BYU Women’s Conference Presentation: Come Unto Christ and Be Perfected in Him

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I am posting a link to listen to my presentation from BYU Women’s Conference 2014. I tried to put it on my Facebook Author page, but the .mp3 file wouldn’t upload, so I decided to stick it up here on my blog graveyard instead. :)

The title of the presentation is “Come Unto Christ and Be Perfected in Him” and is based on Moroni 10:32 from the Book of Mormon.

>>> Click here to download the .mp3 audio file<<<

(When I tested it, it worked, but it showed a warning script that the file was too large to virus scan on Google Drive, so you download at your own risk. I don’t forsee any risk since it’s just an .mp3 file, but now you know.)

BYU Women’s conference gave me permission to share the presentation, but if you do quote it, please give the proper credit to the conference and the speakers, and if you wish to use it in any other way, please ask. Thanks.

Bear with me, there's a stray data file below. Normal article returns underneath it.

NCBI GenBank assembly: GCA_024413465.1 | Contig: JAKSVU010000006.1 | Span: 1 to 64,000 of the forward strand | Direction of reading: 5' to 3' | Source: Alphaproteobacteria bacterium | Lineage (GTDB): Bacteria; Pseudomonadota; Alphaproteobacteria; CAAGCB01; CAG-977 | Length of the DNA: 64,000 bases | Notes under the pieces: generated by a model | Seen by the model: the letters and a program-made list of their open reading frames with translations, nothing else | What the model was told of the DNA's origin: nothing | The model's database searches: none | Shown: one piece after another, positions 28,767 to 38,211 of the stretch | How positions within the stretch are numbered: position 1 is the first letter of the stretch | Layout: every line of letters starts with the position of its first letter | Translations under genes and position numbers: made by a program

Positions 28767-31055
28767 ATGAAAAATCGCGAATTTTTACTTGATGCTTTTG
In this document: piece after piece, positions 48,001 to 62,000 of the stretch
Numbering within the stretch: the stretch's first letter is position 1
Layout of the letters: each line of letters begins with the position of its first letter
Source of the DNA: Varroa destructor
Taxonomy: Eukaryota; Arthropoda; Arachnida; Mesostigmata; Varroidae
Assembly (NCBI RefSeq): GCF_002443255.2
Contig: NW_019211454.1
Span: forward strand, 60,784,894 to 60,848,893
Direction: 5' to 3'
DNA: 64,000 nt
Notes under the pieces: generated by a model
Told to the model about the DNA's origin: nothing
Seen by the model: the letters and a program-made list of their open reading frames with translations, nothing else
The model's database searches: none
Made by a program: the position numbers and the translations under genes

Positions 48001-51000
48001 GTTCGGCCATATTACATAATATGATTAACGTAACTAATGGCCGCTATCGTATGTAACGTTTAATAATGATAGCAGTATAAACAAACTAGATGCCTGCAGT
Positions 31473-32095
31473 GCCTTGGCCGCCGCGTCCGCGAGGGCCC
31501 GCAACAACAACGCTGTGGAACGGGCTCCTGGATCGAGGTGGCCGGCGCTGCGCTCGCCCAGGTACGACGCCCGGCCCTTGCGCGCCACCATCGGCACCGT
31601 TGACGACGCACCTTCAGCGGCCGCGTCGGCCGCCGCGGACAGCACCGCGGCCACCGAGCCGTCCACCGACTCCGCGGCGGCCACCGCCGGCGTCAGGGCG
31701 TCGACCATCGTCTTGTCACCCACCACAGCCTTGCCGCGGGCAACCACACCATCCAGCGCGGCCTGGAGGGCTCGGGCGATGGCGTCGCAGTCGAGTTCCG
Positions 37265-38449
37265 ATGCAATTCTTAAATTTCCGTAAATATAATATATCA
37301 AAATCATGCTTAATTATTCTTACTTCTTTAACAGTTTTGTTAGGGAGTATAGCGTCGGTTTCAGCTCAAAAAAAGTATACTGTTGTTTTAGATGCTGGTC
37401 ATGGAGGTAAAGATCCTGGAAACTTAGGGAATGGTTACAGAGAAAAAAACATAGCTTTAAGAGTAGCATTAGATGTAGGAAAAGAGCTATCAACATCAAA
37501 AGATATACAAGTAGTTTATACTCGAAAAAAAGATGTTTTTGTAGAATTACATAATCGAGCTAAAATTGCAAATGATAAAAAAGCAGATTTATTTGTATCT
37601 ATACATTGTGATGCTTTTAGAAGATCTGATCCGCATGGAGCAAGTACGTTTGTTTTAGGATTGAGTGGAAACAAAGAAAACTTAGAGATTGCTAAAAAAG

Women’s Conference Weekly: The greatest champion of womanhood

[Hey, I stayed up way too late last night and gave my blog a facelift. I've never done pink before, but I'm hoping this is subtle enough. Feel free to look around the new digs.]

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Here are some notes from the class I attended  at BYU Women’s Conference called “The World’s Greatest Champion of Woman and Womanhood is Jesus the Christ” by Cheryl Savage and Ann Marie Toone. Please forgive that I am not the most excellent note-taker in the world, but I tried to capture some points and thoughts and quotes that stood out to me as I listened, and hopefully you’ll find them enlightening as well.

From Cheryl Savage:

She opened up by describing her large, young, busy family, and then said, “This is my stage and my season. I am a warrior.”

She used one of my favorite President Packer quotes:

“True doctrine, understood, changes attitudes and behavior. The study of the doctrines of the gospel will improve behavior quicker than a study of behavior will improve behavior.”

Womanhood comes with its own set of messy mortality.

Satan has done his best to destroy women, but Jesus Christ is stronger than Satan.

Don’t measure your worth or your day by society’s standard.

Elder Craig C. Cardon:

“After we do all we can do, His compassion and grace are the means whereby “in process of time” we overcome the world through the enabling power of the Atonement. As we humbly seek this precious gift, “weak things become strong unto [us],” and by His strength, we are made able to do that which we could never do alone.”